This is a basic approach to choosing the correct
technology for the right set of needs when developing a web application from the ground up.
This is a requirement that most developers and
technical leaders confront almost every time a new project is assigned to them.
What is the correct decision?
How can I avoid incurring needless technological debt?
So, before we go any further, let me reiterate the benefits of adhering to smart design decisions.
The selection of the appropriate technology for your solution enables more accurate project estimates.
Clients benefit from lower costs.
The solution has a faster Time to Market.
The developers put in less(er) coding work, and as a result,
there are fewer defects introduced (inadvertently).
The quality of your project deliverables significantly improves.
Your clients enjoy a higher ROI and, as a result, more conversions (as new client projects).
The context of the preceding quote is quite apparent.
Because the tools will do the majority of the heavy lifting,
a wise developer will always select better tools to create the solution.
In this manner, the developer goes above and beyond
the specifications with minimum effort and ensures the quality of all deliveries.
Let’s look at some of the Web Technologies that are available to us.
These, in my opinion, can be roughly categorized as follows:
This category includes all MV* frameworks (MVC, MVT, MVVM, etc)
These are generally limited to language or technology.
These are implemented on either the server or the client’s browser.
Server-side framework examples include:
Django, Laravel (PHP) (Python)
ASP.NET, Ruby on Rails
Client-side frameworks include BackboneJS,
AngularJS, and Silverlight.
Typically, these are solution-bound technologies.
As a result, depending on the sort of solution required, there are several such specialized solutions available.
Here are a few examples: Ecommerce:
Oscar, Magento, Zencart
WordPress and Merengue are two content
Moodle on Drupal, SCORM LMS
Use this rule of thumb: wherever feasible, pick a solution-bound technology.
Only use a basic framework if no solution-based frameworks match (most of) your needs.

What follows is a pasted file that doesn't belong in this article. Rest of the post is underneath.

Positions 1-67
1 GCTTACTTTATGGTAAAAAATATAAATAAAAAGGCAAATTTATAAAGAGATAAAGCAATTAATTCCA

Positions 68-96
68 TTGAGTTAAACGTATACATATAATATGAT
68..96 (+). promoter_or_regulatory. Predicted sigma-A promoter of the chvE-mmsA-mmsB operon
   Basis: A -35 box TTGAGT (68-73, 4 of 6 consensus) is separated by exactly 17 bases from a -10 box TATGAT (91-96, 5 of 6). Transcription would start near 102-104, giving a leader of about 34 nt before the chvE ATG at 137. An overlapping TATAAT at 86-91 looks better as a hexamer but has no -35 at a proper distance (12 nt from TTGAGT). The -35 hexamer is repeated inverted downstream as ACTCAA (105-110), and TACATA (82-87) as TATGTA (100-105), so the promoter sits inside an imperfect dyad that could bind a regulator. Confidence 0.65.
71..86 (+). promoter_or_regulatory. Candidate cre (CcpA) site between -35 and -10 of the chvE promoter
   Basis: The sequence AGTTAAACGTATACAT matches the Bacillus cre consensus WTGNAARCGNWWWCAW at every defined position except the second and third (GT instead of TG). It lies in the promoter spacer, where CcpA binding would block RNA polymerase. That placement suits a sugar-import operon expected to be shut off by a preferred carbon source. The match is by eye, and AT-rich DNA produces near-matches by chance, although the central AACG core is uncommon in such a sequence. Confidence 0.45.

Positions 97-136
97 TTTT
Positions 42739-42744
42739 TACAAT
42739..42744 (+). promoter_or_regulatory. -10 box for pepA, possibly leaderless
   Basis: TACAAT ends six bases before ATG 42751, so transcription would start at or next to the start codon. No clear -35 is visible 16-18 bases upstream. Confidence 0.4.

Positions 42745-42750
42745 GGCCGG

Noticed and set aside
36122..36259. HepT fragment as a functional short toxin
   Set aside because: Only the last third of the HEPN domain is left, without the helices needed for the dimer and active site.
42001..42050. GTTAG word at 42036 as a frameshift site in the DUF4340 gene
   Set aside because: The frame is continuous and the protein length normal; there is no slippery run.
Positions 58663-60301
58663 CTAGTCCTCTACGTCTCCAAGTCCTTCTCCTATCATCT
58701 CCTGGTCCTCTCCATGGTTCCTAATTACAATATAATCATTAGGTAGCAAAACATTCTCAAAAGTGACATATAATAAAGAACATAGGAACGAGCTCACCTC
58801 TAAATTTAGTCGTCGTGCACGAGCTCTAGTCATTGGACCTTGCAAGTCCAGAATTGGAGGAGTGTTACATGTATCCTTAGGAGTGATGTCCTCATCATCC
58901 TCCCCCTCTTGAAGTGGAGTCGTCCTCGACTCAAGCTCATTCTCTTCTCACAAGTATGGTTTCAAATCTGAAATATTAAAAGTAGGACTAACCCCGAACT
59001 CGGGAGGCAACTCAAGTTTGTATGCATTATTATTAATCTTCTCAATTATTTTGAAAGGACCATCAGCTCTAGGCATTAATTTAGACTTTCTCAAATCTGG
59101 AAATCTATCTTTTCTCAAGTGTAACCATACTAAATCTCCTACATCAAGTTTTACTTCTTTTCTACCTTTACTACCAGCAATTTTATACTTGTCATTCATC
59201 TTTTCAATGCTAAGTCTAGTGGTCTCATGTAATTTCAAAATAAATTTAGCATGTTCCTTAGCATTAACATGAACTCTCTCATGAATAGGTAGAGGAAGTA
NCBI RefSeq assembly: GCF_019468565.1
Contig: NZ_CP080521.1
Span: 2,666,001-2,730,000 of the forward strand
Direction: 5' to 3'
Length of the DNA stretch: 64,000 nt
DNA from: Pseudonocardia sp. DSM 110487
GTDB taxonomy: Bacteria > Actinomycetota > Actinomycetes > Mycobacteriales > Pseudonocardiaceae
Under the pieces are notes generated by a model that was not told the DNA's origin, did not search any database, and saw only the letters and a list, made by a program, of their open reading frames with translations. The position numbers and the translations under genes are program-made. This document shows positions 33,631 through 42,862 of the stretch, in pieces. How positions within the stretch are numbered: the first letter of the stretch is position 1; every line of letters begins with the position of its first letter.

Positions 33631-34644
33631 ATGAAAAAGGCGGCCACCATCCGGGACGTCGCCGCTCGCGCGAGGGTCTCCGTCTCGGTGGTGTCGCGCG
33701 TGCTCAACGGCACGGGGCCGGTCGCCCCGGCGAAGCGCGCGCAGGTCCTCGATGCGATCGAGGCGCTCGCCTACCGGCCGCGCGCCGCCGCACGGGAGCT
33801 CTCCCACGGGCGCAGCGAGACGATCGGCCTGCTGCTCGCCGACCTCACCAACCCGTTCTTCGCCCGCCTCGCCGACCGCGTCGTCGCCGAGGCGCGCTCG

How to make the right choice
There are no hard and fast guidelines for making your selection.
I’m giving my thoughts based on numerous errors I’ve made in the past.
Step 1: Determine your needs.
Talk to your clientele and learn what their ACTUAL end objectives are.
What are they hoping to accomplish with their solution?
What are the obstacles they are attempting to overcome?
Step 2: Deconstruct the prerequisites
Once the project requirements have been obtained,
divide it into logical parts based on business logic.
At this point, do not consider implementation logic.
If a module is too hazy or abstract, divide it into groups of independent/interacting modules.
It is preferable to have a design diagram that shows the relationships between each.
Step 3: Determine the sort of solution you are offering.
Once the requirements have been gathered and a
logical design has been established, identify the key modules on which the solution is most dependent.
Now, take those elements and try to explain them in a single word.
This will assist you in selecting the solution type that best meets your needs:
If your requirements are mostly for marketplace or product transactions,
then it is evident that you are working on an e-commerce project.
the needs centred on content distribution, a CMS solution required.
the needs include data processing/computing and numerous inputs from various sources
(live or otherwise), or if the requirements are a collection of distinct unconnected components
interacting uniquely, then the solution must be some fundamental framework.
If there are no market solutions that match your fundamental criteria, this is the option to consider.
The more code you add, the more flaws you’re likely to introduce.
This increases the amount of QA effort necessary before release.,
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